Brown University School of Engineering

School of Engineering & Department of Physics Joint “Electronics and Photonics Seminar” & “Condensed Matter and Biological Physics Seminar” Peering into Cells One Molecule at a Time: Single-molecule and plasmon-enhanced fluorescence for super-resolution i

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Thursday, September 27, 2012 4:00pm - 5:00pm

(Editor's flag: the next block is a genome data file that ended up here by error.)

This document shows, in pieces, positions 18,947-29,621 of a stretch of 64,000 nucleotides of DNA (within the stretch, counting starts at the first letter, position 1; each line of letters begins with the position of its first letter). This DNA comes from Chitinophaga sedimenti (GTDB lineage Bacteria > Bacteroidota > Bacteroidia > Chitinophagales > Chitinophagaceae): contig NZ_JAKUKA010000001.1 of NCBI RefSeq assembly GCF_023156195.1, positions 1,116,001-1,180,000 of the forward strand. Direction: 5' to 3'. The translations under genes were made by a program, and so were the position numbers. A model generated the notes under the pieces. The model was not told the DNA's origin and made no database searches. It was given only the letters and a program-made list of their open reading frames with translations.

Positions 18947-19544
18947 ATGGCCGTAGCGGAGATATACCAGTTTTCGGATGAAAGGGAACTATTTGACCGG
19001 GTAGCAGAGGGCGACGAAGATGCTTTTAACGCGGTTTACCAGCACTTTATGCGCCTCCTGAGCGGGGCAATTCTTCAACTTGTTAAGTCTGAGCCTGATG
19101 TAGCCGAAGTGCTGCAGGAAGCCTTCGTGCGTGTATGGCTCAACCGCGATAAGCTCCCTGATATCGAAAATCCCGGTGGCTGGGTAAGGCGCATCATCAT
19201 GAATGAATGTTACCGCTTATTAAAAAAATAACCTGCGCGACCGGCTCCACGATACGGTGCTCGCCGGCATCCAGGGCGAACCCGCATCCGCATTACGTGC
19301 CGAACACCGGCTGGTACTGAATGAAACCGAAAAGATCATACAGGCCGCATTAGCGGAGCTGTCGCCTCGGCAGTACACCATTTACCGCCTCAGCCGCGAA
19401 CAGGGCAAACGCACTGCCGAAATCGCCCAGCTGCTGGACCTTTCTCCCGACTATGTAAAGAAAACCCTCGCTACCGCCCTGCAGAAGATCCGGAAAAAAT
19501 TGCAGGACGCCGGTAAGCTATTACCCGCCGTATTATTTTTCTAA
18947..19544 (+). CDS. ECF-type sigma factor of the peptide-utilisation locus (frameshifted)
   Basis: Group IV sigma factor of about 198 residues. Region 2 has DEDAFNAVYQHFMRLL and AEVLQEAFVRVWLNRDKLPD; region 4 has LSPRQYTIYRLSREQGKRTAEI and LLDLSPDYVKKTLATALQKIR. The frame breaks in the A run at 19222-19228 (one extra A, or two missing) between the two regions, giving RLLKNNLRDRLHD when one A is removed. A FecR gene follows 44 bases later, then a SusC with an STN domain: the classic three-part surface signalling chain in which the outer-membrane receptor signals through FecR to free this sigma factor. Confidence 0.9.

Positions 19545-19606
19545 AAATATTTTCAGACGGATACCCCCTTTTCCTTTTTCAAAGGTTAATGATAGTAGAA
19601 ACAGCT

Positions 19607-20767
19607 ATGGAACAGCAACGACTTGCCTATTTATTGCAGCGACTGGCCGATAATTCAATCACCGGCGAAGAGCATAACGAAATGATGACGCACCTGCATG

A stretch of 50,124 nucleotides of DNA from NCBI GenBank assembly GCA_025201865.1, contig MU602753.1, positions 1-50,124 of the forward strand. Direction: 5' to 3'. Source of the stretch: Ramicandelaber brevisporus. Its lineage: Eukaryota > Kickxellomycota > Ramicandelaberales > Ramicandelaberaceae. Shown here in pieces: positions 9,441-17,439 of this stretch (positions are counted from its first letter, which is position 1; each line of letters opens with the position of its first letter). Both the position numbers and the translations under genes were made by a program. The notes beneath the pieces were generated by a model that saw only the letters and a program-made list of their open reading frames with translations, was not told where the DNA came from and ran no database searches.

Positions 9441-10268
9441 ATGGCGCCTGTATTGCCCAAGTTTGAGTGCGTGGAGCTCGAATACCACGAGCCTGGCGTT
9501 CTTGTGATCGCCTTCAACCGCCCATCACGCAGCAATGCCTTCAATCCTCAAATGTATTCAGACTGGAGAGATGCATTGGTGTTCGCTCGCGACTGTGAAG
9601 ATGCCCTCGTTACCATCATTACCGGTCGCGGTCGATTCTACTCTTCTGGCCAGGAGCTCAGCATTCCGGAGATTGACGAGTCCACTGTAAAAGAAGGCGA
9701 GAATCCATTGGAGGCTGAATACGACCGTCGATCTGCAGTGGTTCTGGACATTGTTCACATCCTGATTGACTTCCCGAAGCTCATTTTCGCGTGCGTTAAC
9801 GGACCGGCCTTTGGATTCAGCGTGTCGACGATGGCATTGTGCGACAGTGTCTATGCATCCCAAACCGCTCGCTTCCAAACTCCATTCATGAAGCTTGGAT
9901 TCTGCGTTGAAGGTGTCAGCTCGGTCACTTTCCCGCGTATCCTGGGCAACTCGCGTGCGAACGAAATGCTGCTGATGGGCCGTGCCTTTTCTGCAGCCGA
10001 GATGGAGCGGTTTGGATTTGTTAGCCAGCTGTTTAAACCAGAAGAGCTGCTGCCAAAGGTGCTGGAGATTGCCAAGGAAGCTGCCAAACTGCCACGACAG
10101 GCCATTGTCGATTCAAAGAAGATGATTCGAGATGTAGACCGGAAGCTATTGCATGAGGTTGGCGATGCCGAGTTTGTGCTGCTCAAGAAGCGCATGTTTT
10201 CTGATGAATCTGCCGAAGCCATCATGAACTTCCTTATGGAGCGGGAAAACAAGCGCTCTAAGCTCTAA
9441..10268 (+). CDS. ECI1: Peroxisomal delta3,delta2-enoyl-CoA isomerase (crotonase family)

ost: Prof. Domenico Pacifici, School of Engineering Sponsored by ADVANCE at Brown under NSF Grant No. 0548311. School of Engineering & Department of Physics Joint “Electronics and Photonics Seminar” & “Condensed Matter and Biological Physics Seminar” Peering into Cells One Molecule at a Time: Single-molecule and plasmon-enhanced fluorescence for super-resolution imaging of living bacteria Prof. Julie Biteen Assistant Professor of Chemistry and Biophysics University of Michigan, Ann Arbor, MI Abstract: Single-molecule fluorescence brings the resolution of optical microscopy down to the nanometer scale, allowing us to unlock the mysteries of how biomolecules work together to achieve the complexity that is a cell. This high-resolution, non-destructive method for examining subcellular events has opened up an exciting new frontier: the study of macromolecular localization and dynamics in living cells. We have developed methods for single-molecule investigations of live bacterial cells, and have used these techniques to investigate three important prokaryotic systems: membrane-bound transcription activation in Vibrio cholerae, carbohydrate catabolism in Bacteroides thetaiotaomicron, and DNA mismatch repair in Bacillus subtilis. Each system presents unique challenges, and we will discuss the important methods developed for each system, in particular, a comparison of membrane-bound and soluble proteins, extensions to two-color and 3D imaging, and adaptations for studying live anaerobic cells. Furthermore, we use the plasmon modes of bio-compatible metal nanoparticles to enhance the emissivity of single-molecule fluorophores. The resolution of single-molecule imaging in cells is generally limited to 20-40 nm, far worse than the 1.5-nm localization accuracies which have been attained in vitro. We therefore use plasmonics to improve the brightness and stability of single-molecule probes, and in particular fluorescent proteins, which are widely used for bioimaging. We find that gold-coupled fluorophores demonstrate brighter, longer-lived emission, yielding an overall enhancement in total photons detected. Ultimately, this results in increased localization accuracy for single-molecule imaging. Furthermore, since fluorescence intensity is proportional to local electromagnetic field intensity, these changes in decay intensity and rate serve as a nm-scale read-out of the field intensity. Our work indicates that plasmonic substrates are uniquely advantageous for super-resolution imaging, and that plasmon-enhanced imaging is a promising technique for improving live cell single-molecule microscopy. Biosketch: Julie Biteen has been an Assistant Professor of Chemistry with courtesy appointments in Biophysics and Applied Physics at the University of Michigan since January 2010. Dr. Biteen did an A.B. in Chemistry at Princeton University before moving to California Institute of Technology, where she studied plasmon-enhanced emission from silicon quantum dots in the labs of Harry Atwater and Nathan Lewis. She received a Masters in Applied Physics and a Ph.D. in Chemistry at Caltech, before going on to a postdoc in the lab of W. E. Moerner at Stanford University studying structural proteins in Caulobacter crescentus cells with single-molecule imaging. Dr. Biteen is the recipient of a Burroughs Wellcome Career Award at the Scientific Interface and a PicoQuant Young Investigator Award, and has been named a University of Michigan Biological Scholar. Research in the Biteen Lab focuses on single-molecule super-resolution imaging of biomolecular localization, cooperativity, and dynamics in bacteria and on using plasmonic nanoparticles to enhance emission and therefore single-molecule resolution in these bio-imaging applications. Thursday, September 27th 4:00